from Market Design at http://bit.ly/2Ri1Uw8 on June 16, 2019 at 09:59AM
The unintended consequences of France’s ban on statistical analysis of Judges
"If someone had said that I would be writing a blog post to consider a law that might imprison people for conducting statistical analysis on publicly available data, I would have thought that was unlikely because who would ever propose, let alone enact, such a law?
"The other day we got our answer: France! The very country that produced Laplace, Pascal and Guerry!
"The law in question is Article 33 of the Justice Reform Act which was amended to read as follows:
"The identity data of magistrates and members of the judiciary cannot be reused with the purpose or effect of evaluating, analysing, comparing or predicting their actual or alleged professional practices.
"That maximum sentence (yes, criminal sentence) for violating this is 5 years. This puts ‘statistics’ in the category of a crime. Notice that it is actually using the data for a specific purpose and not something else like publishing outcomes that violate privacy.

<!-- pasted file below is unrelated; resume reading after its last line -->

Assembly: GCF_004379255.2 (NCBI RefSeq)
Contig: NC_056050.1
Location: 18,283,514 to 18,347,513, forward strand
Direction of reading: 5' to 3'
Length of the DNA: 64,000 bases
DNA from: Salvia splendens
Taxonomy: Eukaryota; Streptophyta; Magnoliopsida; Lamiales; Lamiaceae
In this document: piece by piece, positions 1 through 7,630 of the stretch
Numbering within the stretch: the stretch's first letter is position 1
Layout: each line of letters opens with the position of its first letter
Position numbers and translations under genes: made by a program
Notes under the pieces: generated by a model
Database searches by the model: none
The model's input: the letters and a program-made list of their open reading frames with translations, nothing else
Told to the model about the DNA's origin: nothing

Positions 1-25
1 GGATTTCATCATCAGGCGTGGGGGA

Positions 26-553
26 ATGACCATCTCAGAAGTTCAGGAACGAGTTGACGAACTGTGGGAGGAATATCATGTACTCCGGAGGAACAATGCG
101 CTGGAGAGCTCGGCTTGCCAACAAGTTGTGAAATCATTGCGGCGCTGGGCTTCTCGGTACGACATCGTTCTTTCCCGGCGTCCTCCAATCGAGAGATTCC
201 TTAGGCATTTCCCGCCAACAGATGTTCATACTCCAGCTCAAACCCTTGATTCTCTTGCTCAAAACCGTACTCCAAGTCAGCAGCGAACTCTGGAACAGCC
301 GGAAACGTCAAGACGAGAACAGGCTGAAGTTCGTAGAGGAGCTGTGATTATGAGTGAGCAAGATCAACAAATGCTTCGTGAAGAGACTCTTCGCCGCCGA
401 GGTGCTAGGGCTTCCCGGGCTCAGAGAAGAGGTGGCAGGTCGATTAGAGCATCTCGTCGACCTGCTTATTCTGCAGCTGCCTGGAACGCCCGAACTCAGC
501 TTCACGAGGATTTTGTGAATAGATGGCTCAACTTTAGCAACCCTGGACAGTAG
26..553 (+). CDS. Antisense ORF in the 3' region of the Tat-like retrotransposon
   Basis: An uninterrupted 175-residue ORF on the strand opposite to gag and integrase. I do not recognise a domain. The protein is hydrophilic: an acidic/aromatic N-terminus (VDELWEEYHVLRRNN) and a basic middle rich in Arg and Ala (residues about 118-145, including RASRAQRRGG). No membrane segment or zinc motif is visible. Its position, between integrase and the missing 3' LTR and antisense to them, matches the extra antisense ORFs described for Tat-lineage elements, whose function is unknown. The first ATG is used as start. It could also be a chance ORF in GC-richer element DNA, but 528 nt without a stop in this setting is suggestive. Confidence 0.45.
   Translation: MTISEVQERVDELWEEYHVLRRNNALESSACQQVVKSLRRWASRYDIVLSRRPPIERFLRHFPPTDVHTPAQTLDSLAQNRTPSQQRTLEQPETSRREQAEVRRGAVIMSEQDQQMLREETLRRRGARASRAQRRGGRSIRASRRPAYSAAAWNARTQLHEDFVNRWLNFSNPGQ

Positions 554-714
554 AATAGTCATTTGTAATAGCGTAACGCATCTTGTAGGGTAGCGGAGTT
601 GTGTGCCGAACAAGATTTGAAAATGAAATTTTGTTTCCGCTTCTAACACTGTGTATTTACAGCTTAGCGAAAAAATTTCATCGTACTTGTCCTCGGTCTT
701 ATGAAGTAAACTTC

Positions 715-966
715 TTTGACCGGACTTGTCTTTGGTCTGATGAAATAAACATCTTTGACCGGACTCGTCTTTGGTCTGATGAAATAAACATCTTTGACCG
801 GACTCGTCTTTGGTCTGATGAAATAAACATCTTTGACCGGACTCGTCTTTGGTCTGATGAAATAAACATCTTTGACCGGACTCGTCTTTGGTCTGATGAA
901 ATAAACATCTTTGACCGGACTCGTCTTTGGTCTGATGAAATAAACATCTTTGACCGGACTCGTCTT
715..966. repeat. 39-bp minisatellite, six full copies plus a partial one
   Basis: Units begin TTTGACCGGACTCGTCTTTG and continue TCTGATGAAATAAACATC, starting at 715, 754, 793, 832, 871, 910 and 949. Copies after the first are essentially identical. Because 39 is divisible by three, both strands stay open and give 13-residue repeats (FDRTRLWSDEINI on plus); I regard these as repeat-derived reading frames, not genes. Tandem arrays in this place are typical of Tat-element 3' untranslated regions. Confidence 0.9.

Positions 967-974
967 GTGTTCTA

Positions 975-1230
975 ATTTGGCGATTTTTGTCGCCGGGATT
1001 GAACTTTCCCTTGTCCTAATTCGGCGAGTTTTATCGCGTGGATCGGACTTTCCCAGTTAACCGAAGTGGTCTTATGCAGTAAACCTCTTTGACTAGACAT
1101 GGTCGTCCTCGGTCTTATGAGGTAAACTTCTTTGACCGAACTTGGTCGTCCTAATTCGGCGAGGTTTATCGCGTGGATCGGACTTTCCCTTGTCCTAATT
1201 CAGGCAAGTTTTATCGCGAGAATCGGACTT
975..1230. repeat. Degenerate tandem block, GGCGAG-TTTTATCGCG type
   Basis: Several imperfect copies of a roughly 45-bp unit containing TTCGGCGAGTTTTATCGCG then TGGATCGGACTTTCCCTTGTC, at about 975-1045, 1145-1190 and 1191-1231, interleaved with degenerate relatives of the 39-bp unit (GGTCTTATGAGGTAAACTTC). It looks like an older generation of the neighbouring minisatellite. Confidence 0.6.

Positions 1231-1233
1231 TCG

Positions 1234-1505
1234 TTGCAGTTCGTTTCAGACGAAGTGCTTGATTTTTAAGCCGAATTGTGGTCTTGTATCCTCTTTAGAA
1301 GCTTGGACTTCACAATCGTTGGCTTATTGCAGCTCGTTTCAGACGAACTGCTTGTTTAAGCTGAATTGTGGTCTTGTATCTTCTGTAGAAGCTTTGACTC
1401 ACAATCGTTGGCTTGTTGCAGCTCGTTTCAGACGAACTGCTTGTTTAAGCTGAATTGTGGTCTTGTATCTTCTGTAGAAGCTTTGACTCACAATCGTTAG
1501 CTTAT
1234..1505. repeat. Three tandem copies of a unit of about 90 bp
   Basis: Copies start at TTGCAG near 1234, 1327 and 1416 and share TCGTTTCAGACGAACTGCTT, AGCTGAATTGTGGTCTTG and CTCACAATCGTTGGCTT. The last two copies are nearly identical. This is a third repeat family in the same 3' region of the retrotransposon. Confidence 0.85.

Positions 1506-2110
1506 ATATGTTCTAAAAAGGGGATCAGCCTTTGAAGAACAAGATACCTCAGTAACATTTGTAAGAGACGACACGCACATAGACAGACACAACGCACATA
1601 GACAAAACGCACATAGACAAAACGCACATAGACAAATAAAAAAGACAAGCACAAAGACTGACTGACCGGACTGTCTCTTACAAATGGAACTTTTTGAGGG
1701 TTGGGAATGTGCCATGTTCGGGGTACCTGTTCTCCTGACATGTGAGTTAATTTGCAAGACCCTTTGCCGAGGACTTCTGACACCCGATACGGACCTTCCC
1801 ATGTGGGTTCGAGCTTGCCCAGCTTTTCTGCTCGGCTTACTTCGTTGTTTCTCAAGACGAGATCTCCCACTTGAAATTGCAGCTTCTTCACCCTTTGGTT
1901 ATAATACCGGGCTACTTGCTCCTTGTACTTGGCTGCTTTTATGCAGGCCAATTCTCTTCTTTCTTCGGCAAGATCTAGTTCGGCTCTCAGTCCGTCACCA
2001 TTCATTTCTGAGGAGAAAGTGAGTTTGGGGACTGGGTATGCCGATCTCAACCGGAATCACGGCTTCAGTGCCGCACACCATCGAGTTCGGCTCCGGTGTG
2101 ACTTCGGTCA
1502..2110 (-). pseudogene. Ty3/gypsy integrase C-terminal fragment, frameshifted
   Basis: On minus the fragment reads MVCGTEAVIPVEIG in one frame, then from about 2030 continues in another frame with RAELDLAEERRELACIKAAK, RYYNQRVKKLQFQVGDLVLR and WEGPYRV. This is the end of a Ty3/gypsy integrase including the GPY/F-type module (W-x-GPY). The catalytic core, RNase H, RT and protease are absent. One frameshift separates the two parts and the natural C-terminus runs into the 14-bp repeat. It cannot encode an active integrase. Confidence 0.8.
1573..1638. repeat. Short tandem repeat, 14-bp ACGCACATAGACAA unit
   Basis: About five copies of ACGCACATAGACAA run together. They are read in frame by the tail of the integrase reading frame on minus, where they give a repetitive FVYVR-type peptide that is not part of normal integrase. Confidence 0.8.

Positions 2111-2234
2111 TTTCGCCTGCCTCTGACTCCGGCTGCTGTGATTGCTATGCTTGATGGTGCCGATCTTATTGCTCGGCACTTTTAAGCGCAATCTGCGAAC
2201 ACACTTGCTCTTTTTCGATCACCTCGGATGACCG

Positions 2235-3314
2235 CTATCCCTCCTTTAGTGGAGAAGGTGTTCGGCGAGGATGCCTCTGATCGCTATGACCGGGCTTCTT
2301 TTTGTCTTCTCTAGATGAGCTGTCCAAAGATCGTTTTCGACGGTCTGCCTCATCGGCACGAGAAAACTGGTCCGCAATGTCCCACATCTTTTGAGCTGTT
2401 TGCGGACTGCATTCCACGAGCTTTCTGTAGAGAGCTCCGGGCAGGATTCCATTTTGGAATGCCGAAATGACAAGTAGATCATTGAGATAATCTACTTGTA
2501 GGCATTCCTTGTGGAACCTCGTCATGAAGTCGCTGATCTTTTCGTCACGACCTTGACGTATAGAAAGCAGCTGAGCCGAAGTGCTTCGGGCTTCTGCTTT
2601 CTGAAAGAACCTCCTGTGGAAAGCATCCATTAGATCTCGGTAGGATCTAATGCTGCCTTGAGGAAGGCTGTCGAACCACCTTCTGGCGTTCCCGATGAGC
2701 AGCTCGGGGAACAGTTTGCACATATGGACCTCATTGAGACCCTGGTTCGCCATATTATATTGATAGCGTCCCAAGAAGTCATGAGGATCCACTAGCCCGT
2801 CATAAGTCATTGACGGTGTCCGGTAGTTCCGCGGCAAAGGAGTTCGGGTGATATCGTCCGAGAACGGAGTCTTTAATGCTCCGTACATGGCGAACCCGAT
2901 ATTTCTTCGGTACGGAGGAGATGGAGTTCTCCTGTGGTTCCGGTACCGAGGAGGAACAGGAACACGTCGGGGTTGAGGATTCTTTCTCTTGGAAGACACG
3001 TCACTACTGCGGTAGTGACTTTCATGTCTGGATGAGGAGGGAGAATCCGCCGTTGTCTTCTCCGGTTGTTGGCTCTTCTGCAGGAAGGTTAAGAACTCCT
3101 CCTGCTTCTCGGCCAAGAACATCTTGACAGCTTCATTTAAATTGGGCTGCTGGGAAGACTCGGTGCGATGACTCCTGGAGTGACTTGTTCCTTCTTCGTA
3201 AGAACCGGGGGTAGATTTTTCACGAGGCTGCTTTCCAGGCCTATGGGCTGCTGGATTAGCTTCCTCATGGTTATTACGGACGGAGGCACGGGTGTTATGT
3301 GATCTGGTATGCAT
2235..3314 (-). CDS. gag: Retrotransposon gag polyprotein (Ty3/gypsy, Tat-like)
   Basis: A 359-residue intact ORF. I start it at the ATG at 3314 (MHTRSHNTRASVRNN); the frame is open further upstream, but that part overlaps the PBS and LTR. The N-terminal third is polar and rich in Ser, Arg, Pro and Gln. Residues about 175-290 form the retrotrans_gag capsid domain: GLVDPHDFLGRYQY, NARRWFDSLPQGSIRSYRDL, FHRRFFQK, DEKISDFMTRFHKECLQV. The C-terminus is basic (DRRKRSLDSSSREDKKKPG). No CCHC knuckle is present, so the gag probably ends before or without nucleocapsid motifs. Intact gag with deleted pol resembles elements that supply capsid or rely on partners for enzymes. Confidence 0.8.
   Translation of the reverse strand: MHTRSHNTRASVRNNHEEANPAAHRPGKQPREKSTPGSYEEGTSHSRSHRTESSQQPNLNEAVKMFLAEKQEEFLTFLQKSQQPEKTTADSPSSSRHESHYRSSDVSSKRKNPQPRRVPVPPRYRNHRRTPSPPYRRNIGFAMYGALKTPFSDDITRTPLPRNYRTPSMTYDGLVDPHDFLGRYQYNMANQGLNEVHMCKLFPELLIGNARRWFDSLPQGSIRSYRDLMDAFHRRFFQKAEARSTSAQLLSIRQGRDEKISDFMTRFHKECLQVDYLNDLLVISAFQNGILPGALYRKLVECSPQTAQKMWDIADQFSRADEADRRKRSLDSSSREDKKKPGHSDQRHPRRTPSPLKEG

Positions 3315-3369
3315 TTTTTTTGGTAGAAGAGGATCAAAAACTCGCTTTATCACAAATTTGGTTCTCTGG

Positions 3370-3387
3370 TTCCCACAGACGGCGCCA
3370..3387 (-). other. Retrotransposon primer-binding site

What this means is that you cannot do statistical analyses that compare judges. "
Here’s a news article from a site called Artificial Lawyer, devoted to legal tech:
France Bans Judge Analytics, 5 Years In Prison For Rule Breakers
"In a startling intervention that seeks to limit the emerging litigation analytics and prediction sector, the French Government has banned the publication of statistical information about judges’ decisions – with a five year prison sentence set as the maximum punishment for anyone who breaks the new law.
"Owners of legal tech companies focused on litigation analytics are the most likely to suffer from this new measure.
"The new law, encoded in Article 33 of the Justice Reform Act, is aimed at preventing anyone – but especially legal tech companies focused on litigation prediction and analytics – from publicly revealing the pattern of judges’ behaviour in relation to court decisions.
"A key passage of the new law states:
‘The identity data of magistrates and members of the judiciary cannot be reused with the purpose or effect of evaluating, analysing, comparing or predicting their actual or alleged professional practices.’ "